July 30, 2012 at 6:25 pm |
    • JoeyE

      makes no point at all.. really, lame.. read a Holy Bible and read it all.. you'll understand what it means to you... do not EXPECT of God to give you anything at all.. God has an absolutely power to decide what he can give or not.. He is your Father, Boss, whatever you call Him. He can call anyone on Earth to die and face Him.. for dead or live in eternity

      July 30, 2012 at 6:43 pm |
  14. Scholar

    The NRA is a force for evil championed by Satan.

    July 30, 2012 at 6:24 pm |
  15. Tom

    Yes, there is an easy, simple answer. God wasn't in Aurora because god isn't, period.

    July 30, 2012 at 6:21 pm |
    • Jessup

      I don't get it. God isn't comma period period

      July 30, 2012 at 6:23 pm |
    • TheOracle8191

      He's always there. Especially "In the beginning...", and even "...to the very end of the age."

      July 30, 2012 at 6:27 pm |
  16. ZorakLives

    This writer runs into the same fallacy as the millions of theologians who came before him. When something unexplainable happens and brings good results, God gets the credit. But when something unexplainable happens that brings horrible results, it's anybody's fault but God's. Double standard. So remember, if a natural disaster kills you or someone you love, it was human free will that caused that tornado or earthquake, not God!

    July 30, 2012 at 6:21 pm |
    • Jessup

      It's all part of his plan. We don't know what he really has in store for us.

      July 30, 2012 at 6:24 pm |
    • RJW

      Jessup:

      Part of his plan? How exactly is anything like this part of his plan? More nonsense. Yes, my son's cancer was part of his plan. I don't think so. But, if those are his plans God is a piece of crap and I'm happy not to be associated with him.

      July 30, 2012 at 6:26 pm |
  17. jeffision

    Trying to make sense of a delusional killer, with religious delusions...very sad.

    July 30, 2012 at 6:19 pm |
  18. Jessup

    Where was god when 8 million Jews were killed? Listening to mormon's prayers.

    July 30, 2012 at 6:19 pm |
    • JoeyE

      8 million jews died? you count wrong.. btw mormon is false.. Joseph Smith made a false bible so all of you mormon thought he is a prophet.. nope... Jesus said he was the LAST Prophet.. so anyone who claims prophet after Jesus is a hypocrite/evildoers

      July 30, 2012 at 6:46 pm |
  19. Jonathan Jupp

    There is no flying spaghetti monster, or a talking snake.

    July 30, 2012 at 6:17 pm |
    • Jessup

      You mean the beast with 7 heads and 10 horns? and the land beast that talks about how the other beast can rain fire down? That is the navy with 7 fleets and (soon-to-be) 10 nuclear carriers. The snake was a euphemism for a dick.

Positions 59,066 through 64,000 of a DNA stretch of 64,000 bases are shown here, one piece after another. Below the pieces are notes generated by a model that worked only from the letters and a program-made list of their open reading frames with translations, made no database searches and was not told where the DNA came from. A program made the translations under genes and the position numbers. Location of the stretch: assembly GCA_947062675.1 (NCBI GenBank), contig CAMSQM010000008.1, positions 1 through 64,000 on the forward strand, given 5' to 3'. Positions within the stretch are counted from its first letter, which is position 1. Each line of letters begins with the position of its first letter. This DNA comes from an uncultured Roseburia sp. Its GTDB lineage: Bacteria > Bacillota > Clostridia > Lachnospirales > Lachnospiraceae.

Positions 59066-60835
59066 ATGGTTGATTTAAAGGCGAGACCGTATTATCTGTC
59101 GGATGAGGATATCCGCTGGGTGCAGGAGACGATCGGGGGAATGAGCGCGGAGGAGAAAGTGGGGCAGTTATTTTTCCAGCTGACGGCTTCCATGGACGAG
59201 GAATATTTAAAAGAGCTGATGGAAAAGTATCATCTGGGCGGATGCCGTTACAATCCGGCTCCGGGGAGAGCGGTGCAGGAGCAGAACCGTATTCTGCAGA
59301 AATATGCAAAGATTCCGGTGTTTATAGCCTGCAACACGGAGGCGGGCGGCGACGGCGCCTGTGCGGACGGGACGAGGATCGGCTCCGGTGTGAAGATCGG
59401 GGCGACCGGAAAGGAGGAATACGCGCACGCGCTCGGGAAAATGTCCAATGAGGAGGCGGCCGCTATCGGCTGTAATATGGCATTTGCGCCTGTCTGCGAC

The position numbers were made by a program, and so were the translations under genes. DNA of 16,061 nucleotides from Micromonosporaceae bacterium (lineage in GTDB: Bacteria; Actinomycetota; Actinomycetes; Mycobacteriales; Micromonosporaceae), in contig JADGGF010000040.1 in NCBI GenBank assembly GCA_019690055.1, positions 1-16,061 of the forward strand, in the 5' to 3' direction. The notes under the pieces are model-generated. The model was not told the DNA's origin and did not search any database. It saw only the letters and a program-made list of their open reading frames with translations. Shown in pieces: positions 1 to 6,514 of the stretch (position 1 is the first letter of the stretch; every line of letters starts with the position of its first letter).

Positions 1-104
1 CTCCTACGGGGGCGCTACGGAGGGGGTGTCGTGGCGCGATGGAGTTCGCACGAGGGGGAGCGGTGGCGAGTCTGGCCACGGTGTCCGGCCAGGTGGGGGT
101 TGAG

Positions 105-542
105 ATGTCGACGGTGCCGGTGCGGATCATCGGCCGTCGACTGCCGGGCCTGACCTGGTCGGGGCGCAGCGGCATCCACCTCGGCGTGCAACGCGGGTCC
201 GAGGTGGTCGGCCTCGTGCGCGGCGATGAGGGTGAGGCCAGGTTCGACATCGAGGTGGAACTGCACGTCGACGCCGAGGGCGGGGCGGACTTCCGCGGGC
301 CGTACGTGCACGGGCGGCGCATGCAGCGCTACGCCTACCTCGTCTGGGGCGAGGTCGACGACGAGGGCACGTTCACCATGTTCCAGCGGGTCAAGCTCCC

July 30, 2012 at 6:22 pm |
    • One one

      @cobe, you would have more credibility if you wrote your own material.

      July 30, 2012 at 6:26 pm |
  20. cobe

    “If God is good, why does He allow suffering?”

    Answer: This is a common and difficult question for many people. Suffering is rampant in our world. Suffering can have different causes, such as:
    Logical, natural consequences of our own sins. Example: Someone drives after drinking too much alcohol, and gets hurt in an accident.
    Sins of others. Example: Someone else drinks and drives and hurts us, or someone we love.
    Avoidable disasters.
    Unavoidable physical disasters.
    Much of the discussion centers on the concept of free will. God did not create us as puppets. He wants to have relationships with us. He loves us and wants us to love Him. But He won’t make us love him. That would be violating our free will. God doesn’t step in and violate the free will of others when they are about to do something bad to us. As C.S. Lewis said, “Free will, though it makes evil possible, is also the only thing that makes possible any love or goodness or joy worth having. The happiness God designs for his higher creatures is the happiness of being freely, voluntarily united to him and to each other in an ecstasy of love and delight compared with which the most rapturous love between a man and woman on this earth is mere milk and water. And for that they must be free.”

    Some people ask, “Why doesn’t God intervene to stop evil?” First, if he intervened every time someone was going to perform an evil act, we would have no free will to do good or evil. Second, keep in mind that God DID intervene by sending His Son, Jesus, to take the punishment for all the evil deeds ever committed or to be committed. And Jesus will intervene again at some point and wipe out evil completely. Third, He still intervenes and performs miracles in His creation, but sometimes He lets evil things happen for a greater good to come out of them.

    Allowing suffering doesn’t mean that God isn’t perfectly good. Letting something happen is different than making it happen. God can reach us in our pain. As C.S. Lewis said, “God whispers to us in our pleasures, speaks in our conscious, but shouts in our pains. It is his megaphone to rouse a deaf world.” My goal is to listen carefully so He doesn’t have to shout at me! :-)

    Many people assume that God is indifferent to suffering. Yet God so loved the world that He gave his only Son to experience unimaginable suffering and to die as a victim of evil and cruelty. He endured this to overcome sin, so that we might be reconciled to God and eventually live a perfect life with him in heaven. Jesus endured all manner of unjust suffering, including being rejected by family members and others, mocked, abandoned by friends, beaten, given 40 lashes and crucified, so it is unfair to say that He is indifferent to pain. Also, read all the stories of how compassionate Jesus was when encountering suffering people. He was not aloof. He cared about and shared their pain, just like He cares about your pain and problems now.